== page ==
On October 16, 2018, Justice Ostrager of the New York County Commercial Division issued a decision in KPMG LLP v. Kirschner, 2018 NY Slip Op. 32661(U), holding that a plaintiff cannot bring a proceeding to compel arbitration until the defendant begins litigation, explaining:

CPLR § 7503(a) provides:

A party aggrieved by the failure of another to arbitrate may apply for an order compelling arbitration …. If an issue claimed to be arbitrable is involved in an action pending in a court having jurisdiction to hear a motion to compel arbitration, the application shall be made by motion in that action. If the application is granted, the order shall operate to stay a pending or subsequent action, or so much of it as is referable to arbitration.

Likewise, the FAA dictates: a party aggrieved by the alleged failure, neglect, or refusal of another to arbitrate under a written agreement for arbitration may petition for an order compelling arbitration. The Appellate Division has stated that under CPLR § 7503(a) a party to an arbitration agreement is not aggrieved until litigation of an issue within the operation of the arbitration provision is attempted. Federal courts interpreting the FAA have come to the similar conclusion that unless the respondent has resisted arbitration, the petitioner has not been aggrieved by anything, and there is nothing for the court to compel. The Second Circuit has stated that a party has refused to arbitrate if it commences litigation or is ordered to arbitrate the dispute by the relevant arbitral authority and fails to do so. Thus, a party is considered aggrieved if the non-aggrieved party (1) commences litigation in lieu of arbitration, or (2) refuses to comply with an order of a relevant arbitral authority to arbitrate the dispute.

Here, it is undisputed that (1) the Trustee had not commenced litigation at the time KPMG’s petition was filed, and (2) no order had been issued by an arbitral authority. KPMG was thus not an aggrieved party at the time it commenced this special proceeding.

KPMG filed this petition before the Trustee commenced the California Action, and thus, the Court does not have jurisdiction to adjudicate such a petition from a non-aggrieved party even though the California Action has since been commenced. Further, courts have adhered to the time-of-filing rule regardless of the costs it imposes. Thus, the petition in this special proceeding must be dismissed for lack of subject matter jurisdiction and lack of standing.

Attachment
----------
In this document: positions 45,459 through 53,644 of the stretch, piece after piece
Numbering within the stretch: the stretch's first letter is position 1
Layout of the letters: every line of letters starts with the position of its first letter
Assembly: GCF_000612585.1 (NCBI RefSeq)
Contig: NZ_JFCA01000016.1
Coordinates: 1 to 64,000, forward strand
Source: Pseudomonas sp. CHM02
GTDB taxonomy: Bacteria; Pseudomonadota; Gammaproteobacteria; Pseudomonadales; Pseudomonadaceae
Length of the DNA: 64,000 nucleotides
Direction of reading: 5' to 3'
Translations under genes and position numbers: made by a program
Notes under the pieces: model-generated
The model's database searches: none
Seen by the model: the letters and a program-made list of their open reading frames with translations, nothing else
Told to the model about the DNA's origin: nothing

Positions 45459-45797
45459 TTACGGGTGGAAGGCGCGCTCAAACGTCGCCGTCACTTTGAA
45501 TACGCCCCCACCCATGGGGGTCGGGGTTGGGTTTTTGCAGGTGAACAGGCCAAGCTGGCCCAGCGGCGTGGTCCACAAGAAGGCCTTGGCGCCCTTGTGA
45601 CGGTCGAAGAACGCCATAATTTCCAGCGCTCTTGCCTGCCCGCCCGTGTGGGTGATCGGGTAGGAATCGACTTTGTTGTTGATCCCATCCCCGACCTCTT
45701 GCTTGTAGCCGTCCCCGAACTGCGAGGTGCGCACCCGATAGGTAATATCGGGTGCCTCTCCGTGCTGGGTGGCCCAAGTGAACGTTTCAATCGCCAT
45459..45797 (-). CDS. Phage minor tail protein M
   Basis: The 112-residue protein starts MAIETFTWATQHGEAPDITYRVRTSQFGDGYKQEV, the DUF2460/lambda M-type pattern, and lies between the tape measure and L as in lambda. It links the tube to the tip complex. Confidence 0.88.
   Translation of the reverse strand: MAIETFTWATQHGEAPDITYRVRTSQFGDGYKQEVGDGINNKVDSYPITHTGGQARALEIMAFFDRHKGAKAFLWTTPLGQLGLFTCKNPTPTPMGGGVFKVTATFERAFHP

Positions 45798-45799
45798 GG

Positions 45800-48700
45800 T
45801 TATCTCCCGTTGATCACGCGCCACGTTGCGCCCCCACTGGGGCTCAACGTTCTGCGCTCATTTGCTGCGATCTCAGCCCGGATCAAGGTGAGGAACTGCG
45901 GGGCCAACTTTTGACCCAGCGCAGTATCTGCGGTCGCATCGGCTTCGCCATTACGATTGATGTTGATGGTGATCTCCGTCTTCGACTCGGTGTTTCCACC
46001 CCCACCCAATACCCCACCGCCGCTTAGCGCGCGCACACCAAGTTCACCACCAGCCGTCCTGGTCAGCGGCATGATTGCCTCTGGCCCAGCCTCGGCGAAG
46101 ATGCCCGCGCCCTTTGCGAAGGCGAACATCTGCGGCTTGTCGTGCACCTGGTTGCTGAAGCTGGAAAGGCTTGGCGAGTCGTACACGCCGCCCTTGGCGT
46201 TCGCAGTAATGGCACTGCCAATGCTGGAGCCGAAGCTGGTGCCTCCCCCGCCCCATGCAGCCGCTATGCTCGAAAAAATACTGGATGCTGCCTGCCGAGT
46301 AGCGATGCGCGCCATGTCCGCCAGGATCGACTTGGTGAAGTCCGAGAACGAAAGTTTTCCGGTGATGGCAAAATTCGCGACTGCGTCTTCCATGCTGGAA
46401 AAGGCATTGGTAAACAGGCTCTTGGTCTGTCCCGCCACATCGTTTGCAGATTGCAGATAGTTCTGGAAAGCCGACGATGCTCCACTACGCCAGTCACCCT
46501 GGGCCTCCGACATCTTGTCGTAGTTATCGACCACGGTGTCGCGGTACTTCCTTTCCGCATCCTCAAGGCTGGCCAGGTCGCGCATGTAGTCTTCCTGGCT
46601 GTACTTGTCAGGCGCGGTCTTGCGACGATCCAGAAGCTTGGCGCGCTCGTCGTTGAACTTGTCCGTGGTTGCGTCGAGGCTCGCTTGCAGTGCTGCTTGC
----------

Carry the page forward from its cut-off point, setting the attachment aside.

(Internal quotations and citations omitted) (emphasis added).

Commercial litigation involves more than courts. Disputes often are–by agreement–decided by private arbitrators. Contact Schlam Stone & Dolan partner John Lundin at jlundin@schlamstone.com if you or a client have a question regarding a dispute that is subject to an arbitration agreement.

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Posted: October 31, 2018

Litigant Sanctioned for Seeking to Arbitrate Previously-Litigated Claims

On October 9, 2018, Justice Schecter issued a decision in Gladstein v. Keane, 2018 NY Slip Op. 32562(U), sanctioning a litigant for seeking to arbitrate previously-litigated claims, explaining:

It is well settled that the right to arbitration may be modified, waived or abandoned. The question of whether parties waived their right to arbitrate by their litigation-related conduct is for the court to decide. A litigant who fails to seek to arbitrate a claim and, instead, fully litigates a claim on the merits, cannot later change his mind and insist the claim be arbitrated. Once waived, the right to arbitrate cannot be regained. By raising issues related to compliance with the Purchase Agreement-including the amounts, if any, that Gladstein was obligated to pay Keane and the Firm–in this forum as opposed to proceeding with arbitration, Keane waived his right to arbitrate.

Additionally, Keane’s claim that he is entitled to value based on the artwork, which was raised before this court, is precluded by res judicata regardless of how Keane seeks to recast it. Under res judicata, or claim preclusion, a valid final judgment bars future actions between the same parties on the same cause of action. As a general rule, once a claim is brought to a final conclusion, all other claims arising out of the same transaction or series of transactions are barred, even if based upon different theories or if seeking a different remedy. This rule applies not only to claims actually litigated but also to claims that could have been raised in the prior litigation.